Whether tennis, or in life, all we can hope for is improvement. When I reviewed the previous version of the Asics Speed Solution FF, I felt that it brought many impressive characteristics to the court, but would be eager to see version 2.0. It’s true that the Speed Solution FF2 marks the fifth installment in the Speed Solution line, it’s still just the second with FlyteFoam cushioning. And this sequel shows real growth.
My biggest gripe with the previous version—noted by other reviewers as well—was the upper construction. It wasn’t overly wide, but it ballooned by the forefoot. I had to cinch the laces until the blood left my fingers to get a secure fit. This resulted in bubbling around the toe box that would “pop” during movement. It didn’t affect court coverage or cause irritation, but it was still bothersome to hear and feel. Plus, the shoe didn’t quite shape to the foot, hindering responsiveness.
Asics acknowledged this was a failing of the shoe and went about remedying with a reconfigured Flexion Fit upper that is more flexible and better contours to the foot. The operation was a success. Not only has the bunching been eliminated, but the introduction of Dynawrap—first introduced in the current GEL Resolution—gave the SS FF2 a more locked-in, centered and quicker feel during movement. It also appeared more ventilated than the previous model—breathability being another issue I had—but I haven’t been able to test it in warm conditions.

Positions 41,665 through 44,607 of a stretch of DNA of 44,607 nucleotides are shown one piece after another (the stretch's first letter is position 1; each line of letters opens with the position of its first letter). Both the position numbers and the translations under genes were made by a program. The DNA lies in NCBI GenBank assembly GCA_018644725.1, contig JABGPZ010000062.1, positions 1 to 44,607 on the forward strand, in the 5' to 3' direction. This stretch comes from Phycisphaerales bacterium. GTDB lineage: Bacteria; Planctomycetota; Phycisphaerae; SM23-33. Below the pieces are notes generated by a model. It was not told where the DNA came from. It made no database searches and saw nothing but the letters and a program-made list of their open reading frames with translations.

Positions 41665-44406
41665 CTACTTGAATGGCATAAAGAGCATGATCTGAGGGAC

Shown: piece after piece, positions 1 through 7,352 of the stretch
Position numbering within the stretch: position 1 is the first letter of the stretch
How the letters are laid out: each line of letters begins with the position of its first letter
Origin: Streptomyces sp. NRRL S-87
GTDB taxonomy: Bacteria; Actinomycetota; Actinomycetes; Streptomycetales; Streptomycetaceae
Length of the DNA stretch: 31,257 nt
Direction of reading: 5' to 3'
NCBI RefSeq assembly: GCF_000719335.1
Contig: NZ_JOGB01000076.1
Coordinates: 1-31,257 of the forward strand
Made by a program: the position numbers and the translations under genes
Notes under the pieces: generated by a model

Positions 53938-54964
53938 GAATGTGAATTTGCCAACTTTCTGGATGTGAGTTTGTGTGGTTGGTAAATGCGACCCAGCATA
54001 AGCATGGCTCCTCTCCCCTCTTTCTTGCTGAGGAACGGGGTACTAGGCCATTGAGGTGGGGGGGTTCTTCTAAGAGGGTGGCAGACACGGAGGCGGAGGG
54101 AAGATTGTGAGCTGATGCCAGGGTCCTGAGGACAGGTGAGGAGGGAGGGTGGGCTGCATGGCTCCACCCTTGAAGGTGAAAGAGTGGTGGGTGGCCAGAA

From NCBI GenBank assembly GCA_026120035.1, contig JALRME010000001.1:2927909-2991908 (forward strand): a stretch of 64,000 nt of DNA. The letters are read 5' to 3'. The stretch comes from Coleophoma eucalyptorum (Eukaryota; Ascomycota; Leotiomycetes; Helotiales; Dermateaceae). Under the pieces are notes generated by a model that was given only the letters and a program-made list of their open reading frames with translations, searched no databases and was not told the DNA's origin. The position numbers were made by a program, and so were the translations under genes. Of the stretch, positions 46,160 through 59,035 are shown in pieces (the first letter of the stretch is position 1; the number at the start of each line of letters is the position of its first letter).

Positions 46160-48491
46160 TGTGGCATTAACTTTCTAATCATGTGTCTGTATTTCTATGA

The shoe has a neutral, middle of the road cut. It worked just fine for my foot, which is a little on the narrow side. Ideally I wouldn’t mind a bit snugger fit with slightly more arch support, but that’s a minor quibble. Outside of the extremes—super skinny or wide foot profiles—it should suit a broad swath of players.
FlyteFoam obviously returns to provide the midsole with lightweight cushioning. The addition of FlyteFoam Propel—an elastomer compound—in the foam is designed to encourage speedier transitions. Along with the classic GEL padding in the heel it did a bang-up job of absorbing shock while still providing good court connection. There were a couple of instances when a particularly aggressive forward stop caused some forefoot tremors that a shoe with a little more substance may have prevented. But otherwise it was a rather smooth ride.
From a weight standpoint, the SS FF2 remained lean; my 11.5 checked in at 13.4 oz., which is negligently more than the previous model. Along with the pliable upper and plush padding, it offered impressive comfort for a shoe this light. It also went straight from the box to the court with zero break-in.
The high-abrasion rubber outsole has been updated with a multi-directional tread pattern. This was done to be more responsive with the grip and give in and out of cuts. The shoe performed admirably in this regard—lots confidence when taking long strides and plenty of squeak when using quick adjustment steps. The extended Twisstruss system also aided in this aspect, giving the shoe added backbone when aggressive movement tested its integrity. The only drawback is there is no outsole guarantee.
There’s also a clay court model with a tread pattern specifically designed to play on the dirt. In a happy accident, Asics mistakenly sent me a pair. I tried them multiple times on indoor clay courts notorious for putting players on roller skates and traction was never in doubt. I felt dug into the court and stable through slides and changes of direction. With the outdoor season in my area just around the corner, and clay play much more frequent, I will definitely be using these in competition.
As should any player who wants a lightweight, supportive and fast-feeling shoe. The Speed Solution FF2 builds upon the strengths of its predecessor and goes a long way to improve its weaknesses. When the biggest knock you can come up with is having to retie the laces too frequently, that’s a shoe you can work with. Asics has its work cut out improving upon this one.